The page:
A recent Wall Street Journal front-page article titled “U.S. Farmers Reclaim Land From Developers,” discussed the conversion of land sold in the past five to seven years for new residential development, back into active farm production.
This conversion represents an additional means of reducing the over supply of residential land. The current over supply of vacant residential land and, more specifically, land developed with residential infrastructure (streets, sewer, water), is one of the factors that will keep downward pressure on home values. (Such land is jokingly called a “pipe farm” due to the standing sewer pipe connections, which are a symbol of failed developments.)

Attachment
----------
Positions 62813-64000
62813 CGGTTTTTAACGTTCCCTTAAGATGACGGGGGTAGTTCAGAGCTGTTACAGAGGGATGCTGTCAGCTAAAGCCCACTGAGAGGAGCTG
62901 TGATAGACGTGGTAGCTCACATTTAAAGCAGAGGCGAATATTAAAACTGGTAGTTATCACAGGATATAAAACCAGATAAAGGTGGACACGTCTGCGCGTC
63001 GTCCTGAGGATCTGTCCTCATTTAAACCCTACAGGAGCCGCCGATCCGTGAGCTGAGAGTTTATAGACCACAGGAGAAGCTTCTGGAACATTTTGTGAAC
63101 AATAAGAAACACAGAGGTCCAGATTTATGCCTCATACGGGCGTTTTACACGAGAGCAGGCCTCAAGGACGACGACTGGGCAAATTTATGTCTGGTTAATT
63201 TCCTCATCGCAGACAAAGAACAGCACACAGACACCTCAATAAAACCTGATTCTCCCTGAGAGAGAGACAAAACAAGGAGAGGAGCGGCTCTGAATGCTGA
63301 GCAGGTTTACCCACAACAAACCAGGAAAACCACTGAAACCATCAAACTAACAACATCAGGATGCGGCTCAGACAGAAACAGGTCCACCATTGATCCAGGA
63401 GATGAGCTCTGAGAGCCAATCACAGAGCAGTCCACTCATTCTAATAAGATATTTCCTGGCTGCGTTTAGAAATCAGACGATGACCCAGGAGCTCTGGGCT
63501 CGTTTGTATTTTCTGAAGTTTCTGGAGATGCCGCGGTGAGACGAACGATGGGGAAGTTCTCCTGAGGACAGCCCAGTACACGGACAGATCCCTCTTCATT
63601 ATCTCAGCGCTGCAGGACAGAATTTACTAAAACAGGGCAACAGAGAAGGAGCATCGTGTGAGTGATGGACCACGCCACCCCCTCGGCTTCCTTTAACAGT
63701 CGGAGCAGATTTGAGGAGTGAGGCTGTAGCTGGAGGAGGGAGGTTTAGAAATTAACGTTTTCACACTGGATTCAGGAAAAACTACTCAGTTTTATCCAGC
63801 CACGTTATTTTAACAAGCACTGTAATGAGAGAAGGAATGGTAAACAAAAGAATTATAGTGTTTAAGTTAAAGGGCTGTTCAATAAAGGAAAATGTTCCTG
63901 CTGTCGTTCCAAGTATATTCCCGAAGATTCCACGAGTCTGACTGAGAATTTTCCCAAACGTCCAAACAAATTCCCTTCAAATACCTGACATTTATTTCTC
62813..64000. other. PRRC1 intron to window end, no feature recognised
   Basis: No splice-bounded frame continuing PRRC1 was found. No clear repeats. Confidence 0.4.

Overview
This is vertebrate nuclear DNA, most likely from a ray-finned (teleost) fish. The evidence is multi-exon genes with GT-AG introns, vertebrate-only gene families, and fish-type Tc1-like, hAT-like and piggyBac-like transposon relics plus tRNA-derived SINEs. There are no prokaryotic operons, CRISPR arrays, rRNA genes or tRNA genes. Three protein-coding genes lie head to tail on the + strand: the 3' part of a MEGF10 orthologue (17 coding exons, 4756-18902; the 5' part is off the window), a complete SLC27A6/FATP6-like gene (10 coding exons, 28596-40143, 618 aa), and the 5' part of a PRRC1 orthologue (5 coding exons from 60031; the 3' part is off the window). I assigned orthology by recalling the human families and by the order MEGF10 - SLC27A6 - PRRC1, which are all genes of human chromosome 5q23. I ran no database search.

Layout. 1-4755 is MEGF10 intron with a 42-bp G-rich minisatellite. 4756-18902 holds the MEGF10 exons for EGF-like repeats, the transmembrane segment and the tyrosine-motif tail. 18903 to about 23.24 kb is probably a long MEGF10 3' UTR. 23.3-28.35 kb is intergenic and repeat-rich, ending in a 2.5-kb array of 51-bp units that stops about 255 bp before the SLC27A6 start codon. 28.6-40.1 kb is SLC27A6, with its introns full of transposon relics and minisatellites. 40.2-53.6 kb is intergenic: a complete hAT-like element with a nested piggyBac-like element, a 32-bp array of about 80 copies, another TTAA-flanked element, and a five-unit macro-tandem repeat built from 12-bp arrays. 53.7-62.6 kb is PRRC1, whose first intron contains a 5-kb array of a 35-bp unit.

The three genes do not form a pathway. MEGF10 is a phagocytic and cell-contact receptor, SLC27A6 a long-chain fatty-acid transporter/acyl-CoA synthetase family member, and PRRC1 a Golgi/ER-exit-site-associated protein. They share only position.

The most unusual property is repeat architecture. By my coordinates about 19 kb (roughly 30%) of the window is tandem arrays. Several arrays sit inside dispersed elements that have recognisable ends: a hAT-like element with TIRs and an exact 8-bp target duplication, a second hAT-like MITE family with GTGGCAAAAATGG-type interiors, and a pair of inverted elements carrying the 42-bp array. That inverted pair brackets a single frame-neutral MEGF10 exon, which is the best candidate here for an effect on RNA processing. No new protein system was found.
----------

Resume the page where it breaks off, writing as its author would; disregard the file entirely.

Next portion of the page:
As long as developers can acquire new lots at “re-set” prices, they will be able to deliver new homes at prices below the true cost of production and sell homes below the cost of their intrinsic value. Seeing the land absorbed for other uses is a positive step in the recovery process as it limits the future supply of cheap land.
Photo Credit: Gobinath Mallaiyan (Flickr)